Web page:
Rascal Flatts, ‘Banjo’ – Song Review
Rascal Flatts‘ debut single from their new album isn’t as much of a breath of fresh air as ‘Why Wait’ from ‘Nothing Like This’ was, but the trio doesn’t need a sonic makeover as badly as they did in 2010. ‘Banjo’ is an uptempo pop-rock country song a la ‘Me and My Gang’ or ‘Bob That Head’ that wins bonus points for its edgy guitars and the, well … banjo.
‘Banjo’ should fit nicely into the group’s live set when they hit the road on Jan. 12 for the 2012 Thaw Out Tour. It’s loud and rowdy and it makes you want to hop from your office chair, dial up the Zippo lighter app on your iPhone and hold it in the air. If someone from two cubicles behind you shouts “I love you, Joe Don!” you know what’s just happened. They’ve listened to ‘Banjo.’
Sure, the lyrics are somewhat pedestrian, and “what is banjo” would be the answer to every square under a Jeopardy category labeled ‘Country Cliches,’ but when you focus on those details you miss the spirit of the song. The chorus goes: “You gotta go deep / Way on back / Cross a few creeks / And a couple little shacks / You gotta get lost / Way on out / Crickets and frogs / Yeah you’re gettin’ close now / And you kick it into four wheel drive when you run out of road and you go, and you go and you go-go-go / ‘Til you hear banjo.”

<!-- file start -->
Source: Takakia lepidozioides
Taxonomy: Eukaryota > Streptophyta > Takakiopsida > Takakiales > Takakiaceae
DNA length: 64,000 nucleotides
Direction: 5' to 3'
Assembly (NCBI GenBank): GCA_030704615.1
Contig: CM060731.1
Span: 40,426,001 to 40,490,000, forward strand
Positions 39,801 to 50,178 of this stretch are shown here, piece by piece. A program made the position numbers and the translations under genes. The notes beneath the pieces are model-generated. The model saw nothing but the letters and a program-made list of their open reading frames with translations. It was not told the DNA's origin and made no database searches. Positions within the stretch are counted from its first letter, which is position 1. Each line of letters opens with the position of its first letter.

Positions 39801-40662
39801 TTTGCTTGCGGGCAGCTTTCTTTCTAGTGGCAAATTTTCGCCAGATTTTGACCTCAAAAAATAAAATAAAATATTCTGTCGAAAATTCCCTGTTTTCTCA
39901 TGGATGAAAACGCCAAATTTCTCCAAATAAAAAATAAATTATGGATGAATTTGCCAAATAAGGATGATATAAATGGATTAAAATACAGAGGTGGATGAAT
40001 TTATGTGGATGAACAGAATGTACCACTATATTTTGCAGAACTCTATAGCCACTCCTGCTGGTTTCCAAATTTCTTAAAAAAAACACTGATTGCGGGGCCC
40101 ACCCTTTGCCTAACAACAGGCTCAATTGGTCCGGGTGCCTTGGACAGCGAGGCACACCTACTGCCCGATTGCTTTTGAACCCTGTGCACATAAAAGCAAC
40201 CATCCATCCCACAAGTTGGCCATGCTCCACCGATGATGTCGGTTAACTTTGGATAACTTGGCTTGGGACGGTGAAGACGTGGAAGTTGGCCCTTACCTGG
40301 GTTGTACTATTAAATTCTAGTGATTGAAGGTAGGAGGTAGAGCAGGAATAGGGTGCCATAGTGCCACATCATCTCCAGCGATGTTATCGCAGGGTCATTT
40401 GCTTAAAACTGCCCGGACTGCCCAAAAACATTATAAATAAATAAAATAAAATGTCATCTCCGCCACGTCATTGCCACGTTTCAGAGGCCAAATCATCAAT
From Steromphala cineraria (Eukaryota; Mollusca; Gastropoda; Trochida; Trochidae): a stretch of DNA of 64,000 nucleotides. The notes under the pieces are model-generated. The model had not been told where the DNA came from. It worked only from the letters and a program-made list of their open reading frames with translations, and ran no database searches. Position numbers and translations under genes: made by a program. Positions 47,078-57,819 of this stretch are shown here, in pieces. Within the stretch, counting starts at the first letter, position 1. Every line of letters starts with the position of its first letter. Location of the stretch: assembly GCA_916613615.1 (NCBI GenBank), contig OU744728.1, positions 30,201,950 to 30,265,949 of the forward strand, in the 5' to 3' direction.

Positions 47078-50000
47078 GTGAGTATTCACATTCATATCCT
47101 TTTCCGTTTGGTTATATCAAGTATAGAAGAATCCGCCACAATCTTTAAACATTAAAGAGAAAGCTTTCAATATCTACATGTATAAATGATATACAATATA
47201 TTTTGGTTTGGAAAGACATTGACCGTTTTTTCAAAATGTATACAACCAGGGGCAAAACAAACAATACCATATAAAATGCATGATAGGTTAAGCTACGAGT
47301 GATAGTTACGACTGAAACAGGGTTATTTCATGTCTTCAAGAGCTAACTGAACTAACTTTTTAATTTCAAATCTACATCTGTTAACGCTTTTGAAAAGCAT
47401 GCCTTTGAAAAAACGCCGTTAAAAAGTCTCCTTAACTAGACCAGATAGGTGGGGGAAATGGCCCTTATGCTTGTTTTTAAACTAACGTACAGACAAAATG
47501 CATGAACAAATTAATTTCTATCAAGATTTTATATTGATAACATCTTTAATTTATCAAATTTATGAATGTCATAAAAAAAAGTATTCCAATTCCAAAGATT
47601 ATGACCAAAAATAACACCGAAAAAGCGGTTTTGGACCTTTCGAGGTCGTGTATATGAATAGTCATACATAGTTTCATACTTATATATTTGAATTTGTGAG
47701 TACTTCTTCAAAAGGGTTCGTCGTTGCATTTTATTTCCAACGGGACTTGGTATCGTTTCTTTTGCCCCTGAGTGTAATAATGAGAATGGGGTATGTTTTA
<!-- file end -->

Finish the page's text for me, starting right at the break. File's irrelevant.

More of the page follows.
This style has typically been great for the band’s live show, but struggled commercially in comparison to emotionally driven ballads like ‘I Won’t Let Go’ or “What Hurts the Most.’ “It ain’t on the map / And I’m glad it isn’t / Leave the phone and the GPS, those satellites ain’t found it yet, got our own little piece of heaven hidden,” Gary LeVox sings during the second verse.
An extended banjo solo is a highlight, but late in the song the trio add a series of soul-sucking “uh oh ohs” that make ‘Banjo’ feel more like an early ’90s pop song than a country rock hit. Like many things in life (politics, hot dogs), this song should be enjoyed for what’s on the surface. Don’t go digging too deep, or you’ll ruin the experience.
Listen to Rascal Flatts, ‘Banjo’